At each frequency, the threshold recorded for the ear is the audiometer’s lowest signal output level at which the individual responds. Noise exposure increases hearing thresholds, resulting in threshold shifts toward higher values (poorer hearing)
Audiometric Testing Benefits:
- Assists employers by defining a benchmark for hearing ability upon hire.
- Provides identification of hearing loss and promotes early intervention by comparing yearly test results.
- Provides a detailed explanation from an audiologist of abnormal test results to the worker and recommendations for follow-up actions.
- Assists with the evaluation of your Noise Management Program during the annual review process.
The INTENSITY of sound is measured in decibels (dB):
- A whisper is about 20 dB.
- Loud music (some concerts) is around 80 to 120 dB.
- A jet engine is about 140 to 180 dB.
This test establishes the employee’s “hearing threshold,” or the softest sounds that he or she can hear at each frequency. It should be performed as soon as possible (preferably within 60 days) after the employee’s first exposure to potentially hazardous noise.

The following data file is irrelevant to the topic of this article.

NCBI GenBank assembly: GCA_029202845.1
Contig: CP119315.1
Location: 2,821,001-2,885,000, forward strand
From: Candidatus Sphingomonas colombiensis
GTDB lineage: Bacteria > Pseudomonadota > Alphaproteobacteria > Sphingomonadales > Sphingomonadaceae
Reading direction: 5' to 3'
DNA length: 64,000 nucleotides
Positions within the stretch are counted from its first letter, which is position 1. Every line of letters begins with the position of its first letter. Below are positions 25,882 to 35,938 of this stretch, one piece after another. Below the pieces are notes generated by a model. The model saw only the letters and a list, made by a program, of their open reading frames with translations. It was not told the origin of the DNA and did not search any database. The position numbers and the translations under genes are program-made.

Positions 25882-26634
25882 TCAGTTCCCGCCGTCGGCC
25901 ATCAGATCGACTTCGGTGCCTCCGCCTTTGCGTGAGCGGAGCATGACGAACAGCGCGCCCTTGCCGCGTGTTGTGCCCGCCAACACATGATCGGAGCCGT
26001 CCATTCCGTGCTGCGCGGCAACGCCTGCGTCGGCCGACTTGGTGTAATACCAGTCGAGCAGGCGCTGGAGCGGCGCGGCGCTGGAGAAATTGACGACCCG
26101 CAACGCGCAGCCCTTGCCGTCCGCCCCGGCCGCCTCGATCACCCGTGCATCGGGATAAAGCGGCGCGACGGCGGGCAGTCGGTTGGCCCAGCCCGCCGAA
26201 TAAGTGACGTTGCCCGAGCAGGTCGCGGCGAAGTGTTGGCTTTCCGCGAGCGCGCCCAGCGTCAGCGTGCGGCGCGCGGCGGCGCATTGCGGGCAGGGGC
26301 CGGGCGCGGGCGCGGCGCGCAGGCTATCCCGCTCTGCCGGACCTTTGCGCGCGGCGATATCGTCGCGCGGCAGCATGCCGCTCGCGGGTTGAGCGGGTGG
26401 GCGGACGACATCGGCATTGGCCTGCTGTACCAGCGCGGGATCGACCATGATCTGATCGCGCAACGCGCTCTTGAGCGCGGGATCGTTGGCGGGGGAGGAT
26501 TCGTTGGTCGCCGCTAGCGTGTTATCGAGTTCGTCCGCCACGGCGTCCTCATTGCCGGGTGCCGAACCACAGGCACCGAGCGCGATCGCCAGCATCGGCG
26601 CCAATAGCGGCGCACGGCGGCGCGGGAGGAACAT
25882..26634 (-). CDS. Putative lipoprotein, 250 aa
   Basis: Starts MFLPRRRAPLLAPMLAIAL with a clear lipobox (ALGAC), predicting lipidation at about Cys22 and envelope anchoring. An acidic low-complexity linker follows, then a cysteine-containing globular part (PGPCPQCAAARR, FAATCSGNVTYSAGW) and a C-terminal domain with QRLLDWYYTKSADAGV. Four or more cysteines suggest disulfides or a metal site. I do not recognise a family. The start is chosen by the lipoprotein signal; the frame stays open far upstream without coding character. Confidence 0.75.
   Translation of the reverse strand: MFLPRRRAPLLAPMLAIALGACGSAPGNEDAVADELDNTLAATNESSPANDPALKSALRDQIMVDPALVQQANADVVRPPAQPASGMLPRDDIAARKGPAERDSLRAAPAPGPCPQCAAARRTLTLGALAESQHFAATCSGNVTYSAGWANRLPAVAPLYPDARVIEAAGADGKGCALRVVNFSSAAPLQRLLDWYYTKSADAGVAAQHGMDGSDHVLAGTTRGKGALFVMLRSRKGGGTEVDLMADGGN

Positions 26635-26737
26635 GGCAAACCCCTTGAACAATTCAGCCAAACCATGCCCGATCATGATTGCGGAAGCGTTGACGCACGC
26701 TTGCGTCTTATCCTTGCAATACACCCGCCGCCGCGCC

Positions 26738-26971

Baseline audiograms must be provided within six months of an employee’s first exposure at or above an 8-hour TWA of 85 dB. An exception is the use of mobile test vans to obtain audiograms. In these instances, baseline audiograms must be completed within one year after an employee’s first exposure to workplace noise at or above a TWA of 85 dB.
Audiometric testing monitors an employee’s hearing over time. It also provides an opportunity for employers to educate employees about their hearing and the need to protect it. While some companies test only once (to establish a baseline, usually at time of hire), the real value of audiometric testing comes from testing on some periodic basis — so that results can be compared period over period and trends can be identified.